Over 60% of our body is water ( and in babies it is 75%)  … yet less than 1% of the world supply is available to man to support life. And, even this meager quantity is fast depleting !

The story of ‘civilization’ is all about man’s relationship with water …all the major commercial centers have almost always been located near ports.The rise and fall of great cities has been explained by the presence or absence of adequate water.

The April 2010 issue of ‘National Geographic’ magazine is all about ‘Water’. This theme is pertinent given the central role water plays on our beautiful ‘blue planet’…. making this issue of the magazine a collector’s item. In addition to the spectacular photos from all over the world …there are very interesting facts  :

eg. the cost of water is rising in all the cities of the world … per 100 gallons it ranges from a low of $ 0.00 or 0.01 in Kolkatta & Karachi to a high of $ 1.85 in San Diego & $ 3.50 in Gent.

In Canada it ranges between $ 0.87 ( Ontario) and 1.32 ( Alberta) …from 2002 to 2007, water rates in Canada increased an average of 58%.

As the water table and glaciers feeding the rivers of the world are receding… there is no option but for us but to

a) learn & implement ‘conservation’ / ‘re-cycling’ techniques as our very survival depends on it
b) improve technology to ‘de-salinate’ and tap into the 97.5% which is ‘salt-water’

While much has been done to raise awareness and take action on energy and associated carbon footprint issues, the same cannot be said about water, despite its pressing challenges and their consequences to our very survival.

It is well known that man  can survive for weeks without food ; he can not survive without water for more than a few days. Water is the primary component of all our bodily fluids and is involved in almost all functions of the body.

Although water is the single most important nutrient of life ( after air) ;the exact role of water in maintaining our health has not been fully understood … as evidenced by the conflicting recommendations on the ‘Daily Intake’ recommended. As a result , most of us end up consuming either too little or too much. To make matters worse, there is incomplete knowledge about the source of water and its  purity and mineral content, which can can vary dramatically from region to region.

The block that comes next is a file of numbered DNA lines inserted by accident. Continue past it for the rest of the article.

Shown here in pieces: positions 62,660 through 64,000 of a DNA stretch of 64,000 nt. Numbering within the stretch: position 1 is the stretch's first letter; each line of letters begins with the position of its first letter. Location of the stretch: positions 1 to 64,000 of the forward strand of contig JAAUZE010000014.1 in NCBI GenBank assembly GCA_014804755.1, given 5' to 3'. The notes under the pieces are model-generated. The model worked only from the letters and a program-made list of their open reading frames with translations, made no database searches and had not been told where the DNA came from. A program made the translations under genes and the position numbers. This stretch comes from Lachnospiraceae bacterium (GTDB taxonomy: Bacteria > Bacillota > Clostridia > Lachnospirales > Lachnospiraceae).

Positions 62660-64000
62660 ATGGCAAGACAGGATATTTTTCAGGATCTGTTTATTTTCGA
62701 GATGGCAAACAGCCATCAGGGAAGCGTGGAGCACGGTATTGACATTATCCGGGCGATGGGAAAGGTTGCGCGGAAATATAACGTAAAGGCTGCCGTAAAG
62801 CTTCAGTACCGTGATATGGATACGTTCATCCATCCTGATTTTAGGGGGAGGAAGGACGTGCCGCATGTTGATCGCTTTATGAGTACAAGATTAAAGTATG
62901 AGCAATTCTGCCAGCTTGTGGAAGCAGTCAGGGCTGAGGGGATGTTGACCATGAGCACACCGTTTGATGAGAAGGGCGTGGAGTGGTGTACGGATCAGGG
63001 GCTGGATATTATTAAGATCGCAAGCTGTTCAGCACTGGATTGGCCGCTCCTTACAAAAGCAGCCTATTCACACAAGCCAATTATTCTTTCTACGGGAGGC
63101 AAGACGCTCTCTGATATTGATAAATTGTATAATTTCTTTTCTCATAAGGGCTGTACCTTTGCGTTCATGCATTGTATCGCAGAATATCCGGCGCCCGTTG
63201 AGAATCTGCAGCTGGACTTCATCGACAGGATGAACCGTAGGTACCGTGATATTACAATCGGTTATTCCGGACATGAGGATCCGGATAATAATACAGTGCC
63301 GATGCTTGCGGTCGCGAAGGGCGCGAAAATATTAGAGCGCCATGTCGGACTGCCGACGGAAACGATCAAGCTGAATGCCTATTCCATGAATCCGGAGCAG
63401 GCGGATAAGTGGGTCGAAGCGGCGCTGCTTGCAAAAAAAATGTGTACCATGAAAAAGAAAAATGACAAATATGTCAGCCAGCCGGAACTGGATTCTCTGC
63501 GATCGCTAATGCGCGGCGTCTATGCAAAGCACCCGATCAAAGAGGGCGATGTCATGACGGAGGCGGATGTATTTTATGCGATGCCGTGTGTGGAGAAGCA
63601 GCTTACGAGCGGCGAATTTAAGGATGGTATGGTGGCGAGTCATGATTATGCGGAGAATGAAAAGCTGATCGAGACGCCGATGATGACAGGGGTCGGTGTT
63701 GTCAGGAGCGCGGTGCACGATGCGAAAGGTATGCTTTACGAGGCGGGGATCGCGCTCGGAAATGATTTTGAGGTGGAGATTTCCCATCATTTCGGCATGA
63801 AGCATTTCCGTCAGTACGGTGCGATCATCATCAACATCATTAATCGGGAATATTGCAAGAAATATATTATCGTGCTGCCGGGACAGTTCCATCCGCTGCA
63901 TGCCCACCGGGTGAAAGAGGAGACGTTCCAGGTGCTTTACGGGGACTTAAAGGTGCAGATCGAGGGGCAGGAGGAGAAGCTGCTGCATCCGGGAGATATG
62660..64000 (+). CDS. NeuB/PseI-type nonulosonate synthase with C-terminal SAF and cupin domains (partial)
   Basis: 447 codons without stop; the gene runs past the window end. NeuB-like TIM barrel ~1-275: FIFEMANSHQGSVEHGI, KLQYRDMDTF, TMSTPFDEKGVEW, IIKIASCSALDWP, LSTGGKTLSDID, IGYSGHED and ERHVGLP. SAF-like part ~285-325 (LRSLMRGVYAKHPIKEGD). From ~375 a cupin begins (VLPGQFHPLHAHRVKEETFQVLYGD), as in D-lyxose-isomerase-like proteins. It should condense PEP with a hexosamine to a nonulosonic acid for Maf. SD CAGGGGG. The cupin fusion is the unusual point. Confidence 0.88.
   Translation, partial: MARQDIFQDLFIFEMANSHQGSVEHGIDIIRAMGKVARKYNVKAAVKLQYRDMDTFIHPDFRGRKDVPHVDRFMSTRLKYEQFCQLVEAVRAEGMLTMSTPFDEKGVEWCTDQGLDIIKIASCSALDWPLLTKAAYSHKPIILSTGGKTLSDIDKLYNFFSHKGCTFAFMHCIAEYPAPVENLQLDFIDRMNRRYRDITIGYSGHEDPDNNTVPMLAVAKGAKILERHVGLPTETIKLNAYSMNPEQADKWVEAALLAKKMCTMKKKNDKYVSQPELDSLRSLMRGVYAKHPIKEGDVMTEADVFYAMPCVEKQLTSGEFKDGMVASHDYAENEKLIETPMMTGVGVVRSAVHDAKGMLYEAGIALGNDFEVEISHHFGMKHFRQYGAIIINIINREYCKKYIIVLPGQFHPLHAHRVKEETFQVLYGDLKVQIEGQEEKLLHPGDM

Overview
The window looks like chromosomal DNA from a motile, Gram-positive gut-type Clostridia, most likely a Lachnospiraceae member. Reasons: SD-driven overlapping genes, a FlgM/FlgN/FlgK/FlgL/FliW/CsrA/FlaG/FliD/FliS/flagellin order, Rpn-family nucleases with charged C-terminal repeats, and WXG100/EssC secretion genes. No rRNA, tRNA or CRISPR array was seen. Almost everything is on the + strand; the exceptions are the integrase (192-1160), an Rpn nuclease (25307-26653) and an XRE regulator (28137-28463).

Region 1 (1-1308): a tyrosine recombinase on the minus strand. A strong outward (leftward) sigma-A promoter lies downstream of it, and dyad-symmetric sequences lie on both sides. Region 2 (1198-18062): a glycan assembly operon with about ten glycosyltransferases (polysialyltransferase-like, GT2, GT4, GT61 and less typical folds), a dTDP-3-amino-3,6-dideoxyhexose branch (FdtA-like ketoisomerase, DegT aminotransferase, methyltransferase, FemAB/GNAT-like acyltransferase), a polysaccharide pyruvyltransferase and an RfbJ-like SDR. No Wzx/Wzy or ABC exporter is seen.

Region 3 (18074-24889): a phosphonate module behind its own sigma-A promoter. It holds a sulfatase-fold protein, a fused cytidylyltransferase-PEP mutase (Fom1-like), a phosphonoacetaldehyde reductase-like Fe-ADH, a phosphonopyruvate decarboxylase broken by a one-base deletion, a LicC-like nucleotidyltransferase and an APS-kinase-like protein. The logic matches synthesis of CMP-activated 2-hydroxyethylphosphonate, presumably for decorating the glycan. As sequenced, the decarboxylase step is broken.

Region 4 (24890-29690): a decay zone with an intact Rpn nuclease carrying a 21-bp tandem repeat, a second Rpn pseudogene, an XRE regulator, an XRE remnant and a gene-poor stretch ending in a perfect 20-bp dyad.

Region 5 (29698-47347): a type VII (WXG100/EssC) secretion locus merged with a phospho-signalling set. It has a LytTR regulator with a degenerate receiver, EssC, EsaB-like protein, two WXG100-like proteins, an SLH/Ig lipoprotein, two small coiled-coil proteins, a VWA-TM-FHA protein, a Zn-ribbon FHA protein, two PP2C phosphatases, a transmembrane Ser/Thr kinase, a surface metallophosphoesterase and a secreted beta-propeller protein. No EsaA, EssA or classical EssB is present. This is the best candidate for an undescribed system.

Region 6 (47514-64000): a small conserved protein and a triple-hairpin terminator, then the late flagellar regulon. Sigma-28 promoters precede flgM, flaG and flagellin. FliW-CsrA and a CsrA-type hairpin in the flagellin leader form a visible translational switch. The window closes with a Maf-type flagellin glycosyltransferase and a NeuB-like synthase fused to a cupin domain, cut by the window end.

It is time … we gain as much information as we can … and start making the changes to our daily intake of water ( and water containing foods) in sync with the weather and activity levels of each one of us.  At a community level, each one of us should do what we can towards  water conservation / rain-water harvesting  and re-cycling … let us make each drop count !

Suggested reading :

Chapter # 1 : Water

from “Staying Healthy with Nutrition” – By Dr. Elson M Haas

I just joined the Registered Holistic Practitioner Program at the Canadian School of Nutrition. The text book we are using has this very informative chapter… stongly recommended !

If you go to Dr. Haas’s  site …you will find a lot more information …


Some recent articles in the press

Drink Up! Seven crucial reasons why staying hydrated should be top of mind this cold and flu season.

National Post Published: Wednesday, February 17, 2010

Read more: http://www.nationalpost.com/story.html?id=2573724#ixzz0jnBaesRA

Dehydration of as little as 2% loss of body weight results in impaired physiological and performance responses. New research indicates that fluid consumption in general and water consumption in particular can have an effect on the risk of urinary stone disease; cancers of the breast, colon, and urinary tract; childhood and adolescent obesity; mitral valve prolapse; salivary gland function; and overall health in the elderly.

Water is the single most important nutrient of life. Without water, no metabolic and physiological processes within the body can occur. Water is necessary for the movement of nutrients to the cells, removal of waste products from these cells, mineral or acid/base balance, protection of nervous system, lubrication of joints and body temperature control